Why Cannabis Taxes Will Be Hard To Predict


When a state legalizes cannabis, it must also decide how to tax the new industry. Should taxes be placed on the sale price of marijuana, or perhaps weight or potency? How high should the taxes be? Here are some ways the financial, social and competitive factors of this young and complicated industry can influence tax decisions:

The availability of cannabis can put upward or downward pressure on taxes. When neighboring states start selling legal cannabis, there is a downward pressure on tax rates because policymakers don’t want residents to drive across borders and spend their tax money there to purchase.

On the other hand, as a state’s cannabis industry expands, product prices fall as supply increases and as more businesses open and compete for customers. Raising taxes on the now cheaper products may be feasible without hurting the market, said Richard Auxier, co-author of The pros and cons of cannabis taxes, a study of the Tax Policy Center a joint venture of Washington DC think tanks, The Municipal Institute And The Brookings Institution.

The total price paid for legal marijuana must remain close to or below the price of an illegal/black market product in order to give consumers the incentive to legally purchase the product. The tax paid on the purchase of a legal cannabis product, such as an edible product or a pre-roll, is a factor in the overall price and must be taken into account.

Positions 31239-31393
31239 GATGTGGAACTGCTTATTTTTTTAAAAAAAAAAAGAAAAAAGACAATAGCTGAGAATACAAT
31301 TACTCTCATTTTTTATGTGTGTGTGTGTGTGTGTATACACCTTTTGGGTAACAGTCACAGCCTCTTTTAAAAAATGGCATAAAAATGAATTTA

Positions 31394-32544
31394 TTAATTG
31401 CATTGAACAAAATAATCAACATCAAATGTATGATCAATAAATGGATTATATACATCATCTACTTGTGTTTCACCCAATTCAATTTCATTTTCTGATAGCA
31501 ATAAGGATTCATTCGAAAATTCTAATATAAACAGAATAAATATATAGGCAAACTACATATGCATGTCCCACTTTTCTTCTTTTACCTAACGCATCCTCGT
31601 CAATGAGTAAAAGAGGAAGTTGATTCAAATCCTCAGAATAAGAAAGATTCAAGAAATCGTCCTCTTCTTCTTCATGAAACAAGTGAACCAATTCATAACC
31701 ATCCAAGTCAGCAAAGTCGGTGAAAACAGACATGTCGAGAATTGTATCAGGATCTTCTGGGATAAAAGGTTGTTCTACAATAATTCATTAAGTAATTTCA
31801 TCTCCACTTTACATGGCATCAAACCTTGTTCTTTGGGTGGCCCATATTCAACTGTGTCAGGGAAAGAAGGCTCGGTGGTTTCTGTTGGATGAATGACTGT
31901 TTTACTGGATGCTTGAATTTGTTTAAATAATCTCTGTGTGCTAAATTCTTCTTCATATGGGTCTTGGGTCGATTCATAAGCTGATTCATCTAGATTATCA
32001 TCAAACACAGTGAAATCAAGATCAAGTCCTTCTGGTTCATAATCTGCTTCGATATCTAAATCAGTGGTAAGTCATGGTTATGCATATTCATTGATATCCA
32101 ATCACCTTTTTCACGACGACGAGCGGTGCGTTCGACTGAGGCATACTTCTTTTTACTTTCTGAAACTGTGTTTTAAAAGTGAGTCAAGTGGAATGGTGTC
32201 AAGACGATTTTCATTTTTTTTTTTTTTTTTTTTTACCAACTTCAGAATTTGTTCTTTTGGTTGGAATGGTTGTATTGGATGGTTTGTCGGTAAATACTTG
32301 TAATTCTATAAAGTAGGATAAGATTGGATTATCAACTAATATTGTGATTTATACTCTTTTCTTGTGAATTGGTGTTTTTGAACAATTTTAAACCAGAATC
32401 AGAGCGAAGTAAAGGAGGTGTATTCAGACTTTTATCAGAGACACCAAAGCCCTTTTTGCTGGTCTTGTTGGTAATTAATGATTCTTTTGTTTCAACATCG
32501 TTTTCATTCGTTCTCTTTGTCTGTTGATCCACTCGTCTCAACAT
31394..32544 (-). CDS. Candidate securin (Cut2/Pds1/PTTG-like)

Policymakers may also want to raise taxes for social welfare, for example raising taxes on the most potent products to try to prevent younger users from buying them. In New York, for example cannabis flower is taxed half a cent for every milligram of THC. Concentrates will be charged eight-tenths of a cent for every milligram of THC. Edibles are taxed three cents for every milligram of THC. This amount is added to the turnover tax percentage of thirteen percent.

Taxes based on sales price, weight or potency are all dials that policymakers can turn up or down, Auxier said. The last two are more difficult to track and manage. Cannabis entrepreneurs already face some challenges that others don’t, such as a lack of banking options, Auxier said, so there’s a push to keep taxes simple. “You want to develop a healthy market,” he said.

Another tax implication unique to the cannabis industry is that its businesses cannot deduct typical business expenses from their federal tax burden because cannabis is illegal at the federal level. That makes doing business more expensive.

Still, New border data estimates that the industry will continue to grow with sales of $57 billion by 2030. Other estimates are even higher, so tax rates will have a significant impact on the state governments that collect them.

According to Auxier, state officials may need to re-evaluate the cannabis tax every year as the market develops in their state.


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